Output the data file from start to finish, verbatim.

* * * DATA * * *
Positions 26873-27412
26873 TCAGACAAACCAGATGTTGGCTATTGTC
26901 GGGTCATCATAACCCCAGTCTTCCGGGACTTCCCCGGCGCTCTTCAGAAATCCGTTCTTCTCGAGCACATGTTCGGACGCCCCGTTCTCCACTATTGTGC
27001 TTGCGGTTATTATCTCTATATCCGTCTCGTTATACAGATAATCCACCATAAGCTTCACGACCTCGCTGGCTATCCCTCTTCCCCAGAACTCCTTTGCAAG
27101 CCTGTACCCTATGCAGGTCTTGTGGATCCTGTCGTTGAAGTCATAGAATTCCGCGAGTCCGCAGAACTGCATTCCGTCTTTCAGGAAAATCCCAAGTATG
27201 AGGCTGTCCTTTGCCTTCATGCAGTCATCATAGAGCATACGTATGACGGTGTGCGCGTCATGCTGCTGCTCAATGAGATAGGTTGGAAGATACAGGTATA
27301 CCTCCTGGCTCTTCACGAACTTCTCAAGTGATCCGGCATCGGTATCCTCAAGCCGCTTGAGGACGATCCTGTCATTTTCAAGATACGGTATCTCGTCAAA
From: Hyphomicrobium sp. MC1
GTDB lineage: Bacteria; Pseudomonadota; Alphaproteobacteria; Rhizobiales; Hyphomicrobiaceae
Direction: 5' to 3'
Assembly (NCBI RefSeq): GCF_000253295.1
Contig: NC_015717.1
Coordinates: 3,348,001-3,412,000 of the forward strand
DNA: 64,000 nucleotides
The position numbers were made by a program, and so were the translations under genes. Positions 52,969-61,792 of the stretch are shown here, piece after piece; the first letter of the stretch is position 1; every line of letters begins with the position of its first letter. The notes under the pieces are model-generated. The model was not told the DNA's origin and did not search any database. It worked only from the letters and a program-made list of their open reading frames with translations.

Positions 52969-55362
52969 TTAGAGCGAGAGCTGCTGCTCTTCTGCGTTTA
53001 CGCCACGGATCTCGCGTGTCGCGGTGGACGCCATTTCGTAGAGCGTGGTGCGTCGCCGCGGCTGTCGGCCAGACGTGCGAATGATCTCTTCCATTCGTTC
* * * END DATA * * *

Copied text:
Positions 26873-27412
26873 TCAGACAAACCAGATGTTGGCTATTGTC
26901 GGGTCATCATAACCCCAGTCTTCCGGGACTTCCCCGGCGCTCTTCAGAAATCCGTTCTTCTCGAGCACATGTTCGGACGCCCCGTTCTCCACTATTGTGC
27001 TTGCGGTTATTATCTCTATATCCGTCTCGTTATACAGATAATCCACCATAAGCTTCACGACCTCGCTGGCTATCCCTCTTCCCCAGAACTCCTTTGCAAG
27101 CCTGTACCCTATGCAGGTCTTGTGGATCCTGTCGTTGAAGTCATAGAATTCCGCGAGTCCGCAGAACTGCATTCCGTCTTTCAGGAAAATCCCAAGTATG
27201 AGGCTGTCCTTTGCCTTCATGCAGTCATCATAGAGCATACGTATGACGGTGTGCGCGTCATGCTGCTGCTCAATGAGATAGGTTGGAAGATACAGGTATA
27301 CCTCCTGGCTCTTCACGAACTTCTCAAGTGATCCGGCATCGGTATCCTCAAGCCGCTTGAGGACGATCCTGTCATTTTCAAGATACGGTATCTCGTCAAA
From: Hyphomicrobium sp. MC1
GTDB lineage: Bacteria; Pseudomonadota; Alphaproteobacteria; Rhizobiales; Hyphomicrobiaceae
Direction: 5' to 3'
Assembly (NCBI RefSeq): GCF_000253295.1
Contig: NC_015717.1
Coordinates: 3,348,001-3,412,000 of the forward strand
DNA: 64,000 nucleotides
The position numbers were made by a program, and so were the translations under genes. Positions 52,969-61,792 of the stretch are shown here, piece after piece; the first letter of the stretch is position 1; every line of letters begins with the position of its first letter. The notes under the pieces are model-generated. The model was not told the DNA's origin and did not search any database. It worked only from the letters and a program-made list of their open reading frames with translations.

Positions 52969-55362
52969 TTAGAGCGAGAGCTGCTGCTCTTCTGCGTTTA
53001 CGCCACGGATCTCGCGTGTCGCGGTGGACGCCATTTCGTAGAGCGTGGTGCGTCGCCGCGGCTGTCGGCCAGACGTGCGAATGATCTCTTCCATTCGTTC